# Verification: modelling a game theory problem

Each of two sellers has an indivisible unit of a good. Seller 1 posts the price $p_1$ and seller 2 posts the price $p_2$. Each of two buyers would like one unit of the good, and no more. if both buyers approach the same seller they have 50% chance of trading. The buyer who misses out will not have the chance to trade with the other seller.

Each buyer’s preferences are represented by the expected value of a function that assigns the payoﬀ 0 to not trading and the payoﬀ $1−p$ to purchasing one unit of the good at the price $p$. So I have created a matrix model where the payoff for buyer 1 is the left side and the payoff for buyer 2 is the right side.

$$\begin{array}{c|lcr} & \text{seller 1} & \text{seller 2} & \\ \hline seller \quad 1 & \frac{1-p_1}{2},\frac{1-p_1}{2}& 1-p_1,1-p_2 \\ seller \quad2 & 1-p_2,1-p_1 & \frac{1-p_2}{2},\frac{1-p_2}{2} \\ \end{array}$$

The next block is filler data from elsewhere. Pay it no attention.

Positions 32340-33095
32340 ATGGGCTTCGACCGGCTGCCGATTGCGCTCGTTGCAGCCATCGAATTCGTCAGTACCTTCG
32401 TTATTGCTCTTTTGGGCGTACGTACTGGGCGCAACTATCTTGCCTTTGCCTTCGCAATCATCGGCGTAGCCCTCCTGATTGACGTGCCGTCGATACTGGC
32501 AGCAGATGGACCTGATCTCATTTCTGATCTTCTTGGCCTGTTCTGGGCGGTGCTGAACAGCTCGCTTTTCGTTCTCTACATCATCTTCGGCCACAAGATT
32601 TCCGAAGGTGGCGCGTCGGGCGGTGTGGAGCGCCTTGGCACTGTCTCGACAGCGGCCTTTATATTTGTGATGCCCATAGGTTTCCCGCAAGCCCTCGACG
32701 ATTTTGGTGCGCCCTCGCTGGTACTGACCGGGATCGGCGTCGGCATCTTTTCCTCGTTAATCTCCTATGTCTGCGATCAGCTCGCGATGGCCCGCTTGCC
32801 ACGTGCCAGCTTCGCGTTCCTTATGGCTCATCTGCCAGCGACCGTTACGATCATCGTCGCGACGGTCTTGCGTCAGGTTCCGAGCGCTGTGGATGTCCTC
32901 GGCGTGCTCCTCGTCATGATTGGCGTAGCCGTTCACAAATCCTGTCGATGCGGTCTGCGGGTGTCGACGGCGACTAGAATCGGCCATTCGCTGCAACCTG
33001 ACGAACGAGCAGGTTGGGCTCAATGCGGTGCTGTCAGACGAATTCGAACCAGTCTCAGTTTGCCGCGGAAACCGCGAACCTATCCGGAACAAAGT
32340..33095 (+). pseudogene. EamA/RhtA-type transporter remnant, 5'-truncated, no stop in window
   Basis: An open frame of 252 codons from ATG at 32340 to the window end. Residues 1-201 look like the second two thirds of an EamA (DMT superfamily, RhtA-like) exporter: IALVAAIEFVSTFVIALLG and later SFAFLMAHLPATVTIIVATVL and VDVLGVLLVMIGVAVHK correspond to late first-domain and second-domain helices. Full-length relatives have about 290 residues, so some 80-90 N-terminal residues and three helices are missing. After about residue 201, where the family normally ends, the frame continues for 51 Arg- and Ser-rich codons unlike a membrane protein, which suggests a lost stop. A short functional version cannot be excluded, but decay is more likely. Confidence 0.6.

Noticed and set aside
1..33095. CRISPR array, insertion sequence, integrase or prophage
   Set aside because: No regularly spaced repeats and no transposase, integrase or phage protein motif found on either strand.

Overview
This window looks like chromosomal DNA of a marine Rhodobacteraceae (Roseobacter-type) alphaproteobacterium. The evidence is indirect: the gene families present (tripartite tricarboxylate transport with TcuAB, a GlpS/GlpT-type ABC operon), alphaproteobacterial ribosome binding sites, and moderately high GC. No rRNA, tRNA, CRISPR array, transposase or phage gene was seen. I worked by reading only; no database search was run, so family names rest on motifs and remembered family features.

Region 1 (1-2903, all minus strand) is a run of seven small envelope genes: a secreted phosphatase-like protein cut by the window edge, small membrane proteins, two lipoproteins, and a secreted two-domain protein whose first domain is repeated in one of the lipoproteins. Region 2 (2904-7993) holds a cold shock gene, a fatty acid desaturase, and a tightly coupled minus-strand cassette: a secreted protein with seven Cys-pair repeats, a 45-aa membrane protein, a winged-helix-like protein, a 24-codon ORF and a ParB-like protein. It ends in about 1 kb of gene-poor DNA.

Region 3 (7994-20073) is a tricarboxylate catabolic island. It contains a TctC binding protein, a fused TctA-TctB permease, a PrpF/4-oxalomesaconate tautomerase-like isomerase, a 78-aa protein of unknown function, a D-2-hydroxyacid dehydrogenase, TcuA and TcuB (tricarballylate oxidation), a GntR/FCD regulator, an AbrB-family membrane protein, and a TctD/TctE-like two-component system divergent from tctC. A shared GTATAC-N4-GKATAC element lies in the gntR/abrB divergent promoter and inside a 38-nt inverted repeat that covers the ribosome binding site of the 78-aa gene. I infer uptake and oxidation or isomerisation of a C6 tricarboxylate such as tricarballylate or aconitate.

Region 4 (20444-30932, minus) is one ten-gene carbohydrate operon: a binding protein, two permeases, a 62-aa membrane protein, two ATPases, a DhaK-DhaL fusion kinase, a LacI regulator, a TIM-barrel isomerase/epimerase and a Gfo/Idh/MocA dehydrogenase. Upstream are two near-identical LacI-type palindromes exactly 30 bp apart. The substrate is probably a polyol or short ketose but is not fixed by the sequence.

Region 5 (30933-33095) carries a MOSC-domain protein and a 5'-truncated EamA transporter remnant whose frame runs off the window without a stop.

Now I want to find the Nash equilibrium for any pair of prices where $0 \le p_1,p_2 \le 1$ in pure and mixed strategies.

Now there are only 3 cases, $p_1=p_2$, $p_1 \lt p_2$ and $p_1 \gt p_2$.

So all I would need is to look at each of the cases and compare the diagonals to see which value is greater. For example in the case where $p_1=p_2$ the pure nash equilibria would be for each buyer to approach different sellers, as any other movement would give a lower payoff. Is this approach correct?

Your reasoning is generally correct, and applies to all cases.

Some points you may want to pay attention to: 1) the case $p_1>p_2$ is a permutation for $p_1<p_2$ so you can study only two cases; 2) for $p_1=p_2$ you have found the two equilibria in pure strategies; there is a third one in mixed strategies.

• See that is where I got confused, suppose i assign probability 'a' to buyer 1 picking seller 1, and probability (1-a) to buyer 1 picking seller 2. Then how would I generate mixed equilbria? Aren't there too many unknowns? Commented Sep 2, 2016 at 13:30
• The probabilities in the randomised strategies should depend on the parameters $p_1,p_2$.
– mlc
Commented Sep 2, 2016 at 18:26
• Never mind I worked it out! Commented Sep 3, 2016 at 20:33